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Hiroshima and Nagasaki anniversary

Date: 07 August 2020 Tags: Historical Places

Issue

On August 6, 1945, the US dropped an atomic bomb on the Japanese city of Hiroshima, and three days later, on August 9, it dropped another bomb on Nagasaki.

 

Background

The blasts killed hundreds of thousands of people and affected many more who would suffer the effects of the radiation from the blast and the “black rain” that fell in the aftermath of the explosions.

 

Details

  • After the conclusion of World War II in 1945, the relations between Japan and the US worsened, especially after Japan forces decided to take an aim at Indochina with the intention of capturing the oil-rich areas of the East Indies.

  • Therefore, US president Harry Truman authorised the use of atomic bombs in order to make Japan surrender in WWII, which it did.

  • On the morning of August 6, a B-29 bomber Enola Gay dropped the atomic bomb called “Little Boy” with a force of over 20,000 tonnes of TNT on the city of Hiroshima, when most of the industrial workers had already reported to work, many were en route and children were in school.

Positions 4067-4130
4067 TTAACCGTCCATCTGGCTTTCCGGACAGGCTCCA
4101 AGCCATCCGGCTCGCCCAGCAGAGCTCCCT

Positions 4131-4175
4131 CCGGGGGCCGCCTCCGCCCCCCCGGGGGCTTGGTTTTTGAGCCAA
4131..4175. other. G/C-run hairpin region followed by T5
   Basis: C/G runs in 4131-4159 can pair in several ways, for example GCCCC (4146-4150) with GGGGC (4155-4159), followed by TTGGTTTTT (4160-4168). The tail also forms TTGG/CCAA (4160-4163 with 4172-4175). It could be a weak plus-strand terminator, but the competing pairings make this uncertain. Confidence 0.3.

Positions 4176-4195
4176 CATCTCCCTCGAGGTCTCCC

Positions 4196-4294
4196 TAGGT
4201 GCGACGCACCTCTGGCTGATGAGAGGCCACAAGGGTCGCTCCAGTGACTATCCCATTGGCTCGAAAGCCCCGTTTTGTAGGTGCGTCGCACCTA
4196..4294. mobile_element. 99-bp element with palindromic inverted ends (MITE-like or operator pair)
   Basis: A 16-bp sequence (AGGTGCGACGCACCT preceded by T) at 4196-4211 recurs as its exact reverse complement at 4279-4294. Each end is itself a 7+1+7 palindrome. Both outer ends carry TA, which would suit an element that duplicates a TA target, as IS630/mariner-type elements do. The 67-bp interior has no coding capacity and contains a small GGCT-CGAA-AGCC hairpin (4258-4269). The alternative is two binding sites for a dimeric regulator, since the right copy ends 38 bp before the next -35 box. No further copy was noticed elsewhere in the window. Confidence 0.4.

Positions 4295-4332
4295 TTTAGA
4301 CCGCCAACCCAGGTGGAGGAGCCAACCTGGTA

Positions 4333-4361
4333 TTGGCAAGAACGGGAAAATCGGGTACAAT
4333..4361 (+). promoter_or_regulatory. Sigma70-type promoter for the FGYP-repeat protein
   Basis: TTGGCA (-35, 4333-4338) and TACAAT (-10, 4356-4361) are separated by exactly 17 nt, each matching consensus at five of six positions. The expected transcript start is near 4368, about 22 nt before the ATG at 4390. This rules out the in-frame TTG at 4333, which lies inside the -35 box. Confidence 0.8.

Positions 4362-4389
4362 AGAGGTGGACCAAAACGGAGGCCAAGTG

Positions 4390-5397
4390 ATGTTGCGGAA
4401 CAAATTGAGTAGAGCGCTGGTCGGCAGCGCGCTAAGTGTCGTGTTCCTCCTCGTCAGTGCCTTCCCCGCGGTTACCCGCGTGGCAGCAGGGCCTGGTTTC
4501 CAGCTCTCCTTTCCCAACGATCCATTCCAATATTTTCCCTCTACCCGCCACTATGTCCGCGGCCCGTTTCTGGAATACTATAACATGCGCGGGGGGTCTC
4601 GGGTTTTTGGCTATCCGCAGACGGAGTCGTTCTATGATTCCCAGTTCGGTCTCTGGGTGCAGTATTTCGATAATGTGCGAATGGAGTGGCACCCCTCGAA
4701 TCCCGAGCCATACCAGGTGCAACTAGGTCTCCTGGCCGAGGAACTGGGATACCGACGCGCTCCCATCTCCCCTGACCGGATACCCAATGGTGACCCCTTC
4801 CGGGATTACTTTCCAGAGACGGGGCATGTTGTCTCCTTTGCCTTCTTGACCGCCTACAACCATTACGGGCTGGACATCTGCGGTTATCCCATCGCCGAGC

• The US Strategic Bombing Survey of 1946 notes that the bomb, which had exploded slightly northwest of the centre of the city, killed over 80,000 people and injured as many.

  • Three days later, another atomic bomb called “Fat Man” was dropped over Nagasaki around 11:00 am local time killing more than 40,000 people.

  • The 1946 survey notes that due to the uneven terrain of Nagasaki, damage there was confined to the valley over which the bomb exploded.

  • Truman decided that only bombing a city would make an adequate impression and, therefore, target cities were chosen keeping in mind the military production in the area.

  • It was made sure that the target sites did not hold cultural significance for Japan, like Kyoto did. This was because the aim was to destroy Japan’s ability to fight wars.

  • Hiroshima at the time was also the seventh-largest city of Japan and served as the headquarters of the Second Army and of the Chugoku Regional Army, making it one of the most important military command stations in Japan.

  • It was also the site of one of the largest military supply depots and the foremost military shipping point for troops and supplies.

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